Christina Cartagena founded Brooklyn Balloon Girls eight months ago, after seeing a balloon garland at a friend’s baby shower. She had previously been studying for her second try at the LSAT, but felt like she needed a change of pace.
“I was looking at [her garland] and thought ‘that looks so simple to make.’ So, I went home and ordered supplies and tried it out. I started an Instagram and a website and it kind of just took off from there,” Cartagena said. Despite the plural “Girls” in her business name, she is the sole owner and operator— the plural comes from her two young daughters, who at four and two years old, are still a bit young to help with operations.
Her business originally designed balloon garlands, backdrops, and art for parties and other events, things that have now been canceled due to the virus. Shortly after the stay-at-home order went into place, she knew she wanted to do something to cheer up her neighbors, and with the extra supplies she knew she wouldn’t need for events for a while, she started Project Balloon Bomb. The project places rainbow-colored balloon installations on various shuttered businesses and other areas, free of charge.
“I was walking around after being indoors for almost a week, and I really thought I was going to lose it. I saw all these [businesses’] gates were down, and I was looking at them thinking, ‘these are definitely magnetic, they have holes in them, they are perfect for balloon installations.’ I took a couple pictures of the ones I liked the most and reached out to them and one of them came right back and said ‘yes, definitely!’ I got so excited,” Cartagena said. Her first Balloon Bomb was at Fferrins, a candy shop in Park Slope, where she also lives.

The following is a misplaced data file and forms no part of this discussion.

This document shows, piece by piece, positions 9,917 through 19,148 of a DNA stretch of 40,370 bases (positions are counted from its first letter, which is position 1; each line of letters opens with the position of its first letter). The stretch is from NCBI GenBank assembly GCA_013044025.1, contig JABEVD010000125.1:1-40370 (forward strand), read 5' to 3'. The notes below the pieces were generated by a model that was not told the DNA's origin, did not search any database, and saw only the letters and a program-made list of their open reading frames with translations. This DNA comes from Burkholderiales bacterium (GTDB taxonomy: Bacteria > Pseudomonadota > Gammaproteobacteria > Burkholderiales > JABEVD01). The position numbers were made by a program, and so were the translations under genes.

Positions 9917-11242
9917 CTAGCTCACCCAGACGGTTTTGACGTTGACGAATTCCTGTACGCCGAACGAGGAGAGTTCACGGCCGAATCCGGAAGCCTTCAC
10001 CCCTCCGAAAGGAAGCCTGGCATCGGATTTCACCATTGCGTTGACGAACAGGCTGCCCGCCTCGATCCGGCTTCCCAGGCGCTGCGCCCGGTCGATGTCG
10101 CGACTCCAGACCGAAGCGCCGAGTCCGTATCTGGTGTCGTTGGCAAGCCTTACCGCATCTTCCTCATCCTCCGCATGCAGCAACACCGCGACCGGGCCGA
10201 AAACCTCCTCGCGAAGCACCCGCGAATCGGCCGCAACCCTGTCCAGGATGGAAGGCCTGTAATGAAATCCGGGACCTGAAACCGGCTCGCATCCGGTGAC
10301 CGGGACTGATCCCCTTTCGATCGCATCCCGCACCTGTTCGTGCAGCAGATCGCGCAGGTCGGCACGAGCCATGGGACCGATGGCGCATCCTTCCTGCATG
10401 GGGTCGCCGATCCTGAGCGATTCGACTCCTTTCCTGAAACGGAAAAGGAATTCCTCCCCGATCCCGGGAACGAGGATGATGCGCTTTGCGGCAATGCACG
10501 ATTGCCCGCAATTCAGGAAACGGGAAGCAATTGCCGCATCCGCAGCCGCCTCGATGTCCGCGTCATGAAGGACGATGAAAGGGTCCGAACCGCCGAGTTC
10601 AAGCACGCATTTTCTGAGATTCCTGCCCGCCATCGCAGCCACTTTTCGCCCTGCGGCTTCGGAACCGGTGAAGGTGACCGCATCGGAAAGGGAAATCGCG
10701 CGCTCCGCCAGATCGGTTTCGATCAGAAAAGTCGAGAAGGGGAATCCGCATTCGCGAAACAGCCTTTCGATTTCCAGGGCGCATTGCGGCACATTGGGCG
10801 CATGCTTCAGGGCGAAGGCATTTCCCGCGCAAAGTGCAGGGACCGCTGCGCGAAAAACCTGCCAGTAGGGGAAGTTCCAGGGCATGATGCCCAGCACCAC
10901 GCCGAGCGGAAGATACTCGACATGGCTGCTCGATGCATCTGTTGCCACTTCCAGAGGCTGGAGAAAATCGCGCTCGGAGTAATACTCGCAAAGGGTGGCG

So far, she’s hit three businesses, but was recently contacted by the North Flatbush BID to do some installations there in exchange for a materials donation, which she desperately needs.
“[Supplies] would be amazing, because that would prolong it by a few more installations at least. I went to Flatbush this morning and looked at a couple places, and we’ll see where we go from there,” she said.
While the idea originated as a way to show that businesses were still offering delivery or other methods of service despite having their gates down, Cartagena is open to doing installations on completely closed businesses as well.
“It’s a really hard time and I know a lot of people are suffering, especially with mental health, at this point. Everyone handles pressure differently, and not everyone wants to talk about it or even admit that they’re down. Hopefully just seeing balloons out of their window or as they’re driving by, or going to the store for essential items, maybe that’ll just cheer them up a little bit and let them know that they aren’t alone,” she said. “Especially now with the face masks and nobody speaking to each other in the stores, it just feels very isolating, even when you’re around other people. I just felt maybe [the balloons] could bring us together a little bit.”
Cartagena is also changing the way she conducts her for-hire business, with a completely non-contact model and stoop delivery on garlands for those who want to brighten up a birthday or the homecoming of a new baby during these times.
She chose rainbows for her Balloon Bomb project because of the joyous message they send.
“Rainbows seem to make people the happiest, kind of a universal light at the end of the tunnel, or a symbolic gesture,” Cartagena said. “My main message for the whole project is just to always believe that something wonderful is about to happen. That’s helpful to get through the day, especially in times like this.”